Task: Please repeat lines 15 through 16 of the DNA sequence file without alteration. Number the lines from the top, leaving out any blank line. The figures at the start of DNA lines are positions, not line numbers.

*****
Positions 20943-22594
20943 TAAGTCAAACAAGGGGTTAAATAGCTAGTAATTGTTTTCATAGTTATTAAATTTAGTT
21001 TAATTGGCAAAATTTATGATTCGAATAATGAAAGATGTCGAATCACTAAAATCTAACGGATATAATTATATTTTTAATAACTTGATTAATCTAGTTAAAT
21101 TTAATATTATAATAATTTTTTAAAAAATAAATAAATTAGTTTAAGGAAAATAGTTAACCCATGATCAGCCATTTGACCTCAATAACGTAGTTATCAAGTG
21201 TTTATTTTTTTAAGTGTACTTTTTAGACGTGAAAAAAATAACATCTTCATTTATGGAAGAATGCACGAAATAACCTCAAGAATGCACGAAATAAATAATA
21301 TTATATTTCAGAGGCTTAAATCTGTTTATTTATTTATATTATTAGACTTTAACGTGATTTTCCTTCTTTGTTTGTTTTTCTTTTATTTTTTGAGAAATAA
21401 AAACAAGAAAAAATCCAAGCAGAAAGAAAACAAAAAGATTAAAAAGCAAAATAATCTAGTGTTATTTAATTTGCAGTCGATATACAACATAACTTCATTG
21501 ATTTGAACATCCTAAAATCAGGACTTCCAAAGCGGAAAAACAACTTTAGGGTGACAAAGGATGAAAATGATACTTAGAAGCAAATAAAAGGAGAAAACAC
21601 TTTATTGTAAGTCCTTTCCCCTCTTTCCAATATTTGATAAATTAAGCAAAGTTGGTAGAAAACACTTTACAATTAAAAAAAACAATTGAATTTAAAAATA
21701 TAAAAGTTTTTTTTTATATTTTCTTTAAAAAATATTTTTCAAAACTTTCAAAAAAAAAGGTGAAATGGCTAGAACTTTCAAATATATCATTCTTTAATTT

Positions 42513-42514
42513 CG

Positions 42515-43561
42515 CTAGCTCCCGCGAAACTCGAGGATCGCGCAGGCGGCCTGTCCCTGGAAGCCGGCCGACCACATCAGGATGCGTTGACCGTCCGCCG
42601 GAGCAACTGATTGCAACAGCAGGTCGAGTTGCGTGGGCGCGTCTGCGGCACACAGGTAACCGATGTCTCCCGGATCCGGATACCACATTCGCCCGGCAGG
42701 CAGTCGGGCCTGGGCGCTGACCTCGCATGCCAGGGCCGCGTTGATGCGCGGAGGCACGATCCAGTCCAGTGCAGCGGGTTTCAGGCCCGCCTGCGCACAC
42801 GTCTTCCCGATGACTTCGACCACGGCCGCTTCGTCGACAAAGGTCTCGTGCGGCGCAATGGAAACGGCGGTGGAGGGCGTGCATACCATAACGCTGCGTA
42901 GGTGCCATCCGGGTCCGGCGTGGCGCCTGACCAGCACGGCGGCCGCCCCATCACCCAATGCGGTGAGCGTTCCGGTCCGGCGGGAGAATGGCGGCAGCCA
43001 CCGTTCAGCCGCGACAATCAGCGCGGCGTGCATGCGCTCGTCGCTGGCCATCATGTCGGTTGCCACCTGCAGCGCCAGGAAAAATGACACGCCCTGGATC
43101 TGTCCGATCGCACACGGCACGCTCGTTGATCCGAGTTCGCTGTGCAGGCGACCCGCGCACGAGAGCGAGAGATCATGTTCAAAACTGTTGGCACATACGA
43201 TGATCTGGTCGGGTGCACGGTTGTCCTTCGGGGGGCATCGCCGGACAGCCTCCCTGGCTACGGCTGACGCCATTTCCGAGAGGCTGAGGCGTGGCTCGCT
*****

42601 GAGCAACTGATTGCAACAGCAGGTCGAGTTGCGTGGGCGCGTCTGCGGCACACAGGTAACCGATGTCTCCCGGATCCGGATACCACATTCGCCCGGCAGG
42701 CAGTCGGGCCTGGGCGCTGACCTCGCATGCCAGGGCCGCGTTGATGCGCGGAGGCACGATCCAGTCCAGTGCAGCGGGTTTCAGGCCCGCCTGCGCACAC